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Friday, December 2, 2022
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Friday, December 2, 2022
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    Climate crisis leads to animals sparring over salt

    AFP – The climate crisis is having some unexpected consequences, especially in the area of biodiversity. One such example can be witnessed in Glacier National Park, in the United States’ (US) Montana. There, mountain goats and Canadian bighorn sheep are engaged in a merciless war for squares of salt.

    Two researchers from Colorado State University Joel Berger and Forest P Hayes observed this strange struggle between species in 2019 during a trip to Glacier National Park. They saw goats and bighorn sheep spar for several hours over a small patch of freshly melted

    salt.
    These salt reserves are coveted by both of these species because of the sodium and other life-sustaining nutrients they contain. Many of them have been inaccessible to these animals for a long time because they were frozen at a certain altitude, as scientists explained in a study recently published in Frontiers In Ecology And Evolution.

    The climate crisis and the resulting rise in temperatures have changed that, accelerating the melting of the glaciers in the US National Park. As a result, goats and bighorn sheep have been seen competing for control of these salt patches. The researchers expected that these high-altitude battles would be won, in turn, by each of the two species, given that they have similar physical characteristics.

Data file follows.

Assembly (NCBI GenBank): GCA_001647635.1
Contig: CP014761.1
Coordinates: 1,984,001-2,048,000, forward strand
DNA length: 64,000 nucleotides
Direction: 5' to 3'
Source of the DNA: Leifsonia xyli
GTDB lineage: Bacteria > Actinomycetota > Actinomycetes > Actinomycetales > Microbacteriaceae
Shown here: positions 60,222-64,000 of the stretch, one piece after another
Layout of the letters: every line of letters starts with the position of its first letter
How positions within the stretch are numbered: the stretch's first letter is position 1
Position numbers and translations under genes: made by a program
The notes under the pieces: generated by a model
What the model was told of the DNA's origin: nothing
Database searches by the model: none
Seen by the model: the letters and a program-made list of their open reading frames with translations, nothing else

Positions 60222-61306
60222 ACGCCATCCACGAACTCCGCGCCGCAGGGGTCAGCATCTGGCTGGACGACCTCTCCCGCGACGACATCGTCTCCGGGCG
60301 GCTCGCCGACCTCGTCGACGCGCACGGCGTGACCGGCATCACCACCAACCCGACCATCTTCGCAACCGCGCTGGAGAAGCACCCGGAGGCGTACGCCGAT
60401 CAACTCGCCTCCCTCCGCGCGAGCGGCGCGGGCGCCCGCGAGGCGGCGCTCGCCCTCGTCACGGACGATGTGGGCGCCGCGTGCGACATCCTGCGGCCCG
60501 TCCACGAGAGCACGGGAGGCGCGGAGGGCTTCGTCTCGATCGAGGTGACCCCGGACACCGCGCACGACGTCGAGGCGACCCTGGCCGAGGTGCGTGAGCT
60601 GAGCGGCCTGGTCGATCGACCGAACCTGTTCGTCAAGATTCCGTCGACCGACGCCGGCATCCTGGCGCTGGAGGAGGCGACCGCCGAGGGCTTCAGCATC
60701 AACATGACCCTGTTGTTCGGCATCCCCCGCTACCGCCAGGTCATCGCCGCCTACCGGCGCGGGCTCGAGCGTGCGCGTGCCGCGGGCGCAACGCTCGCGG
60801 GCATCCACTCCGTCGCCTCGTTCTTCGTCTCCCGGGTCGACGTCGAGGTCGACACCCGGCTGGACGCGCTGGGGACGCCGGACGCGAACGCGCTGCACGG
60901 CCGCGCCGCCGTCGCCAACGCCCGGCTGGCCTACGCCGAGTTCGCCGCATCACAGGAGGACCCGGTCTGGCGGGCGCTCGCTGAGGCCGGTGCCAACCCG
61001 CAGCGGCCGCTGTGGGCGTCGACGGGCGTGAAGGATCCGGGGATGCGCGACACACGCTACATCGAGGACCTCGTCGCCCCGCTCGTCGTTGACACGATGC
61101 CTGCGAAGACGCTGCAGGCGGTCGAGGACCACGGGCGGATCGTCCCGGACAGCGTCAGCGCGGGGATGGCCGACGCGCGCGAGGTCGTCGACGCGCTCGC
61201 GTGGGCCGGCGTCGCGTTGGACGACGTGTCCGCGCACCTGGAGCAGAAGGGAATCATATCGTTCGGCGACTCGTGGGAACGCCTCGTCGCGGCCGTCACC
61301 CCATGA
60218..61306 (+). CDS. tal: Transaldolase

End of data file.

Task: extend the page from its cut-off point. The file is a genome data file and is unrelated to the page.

Mountain goats and bighorn sheep are competing for control of salt patches in Glacier National Park. PHOTO: ETX

    But after months of observation, they found that the mountain goats always gained the upper hand over their opponents. “We were surprised that the mountain goats won,” Berger told The Washington Post.

    While these goats are naturally more belligerent than bighorns, they don’t need to use violence to make their rivals back off.

    “Regardless of site, goats initiated every interaction, and most involved passive approaches (73 per cent of 106) whereby subordinate sheep walked or skipped away,” the study indicated.

    Although these interspecies conflicts may seem insignificant, researchers say they are evidence of a profound change in biodiversity. They are even likely to be more common as a consequence of climate change and the destruction of natural habitats for many animal species.

    “As we’re seeing potential shifts in resource availability and increases in scarcity, it’s increasingly likely that this is going to happen more often,” Hayes told The Washington Post. “So understanding these conflicts and ramifications for interacting species is really important.”

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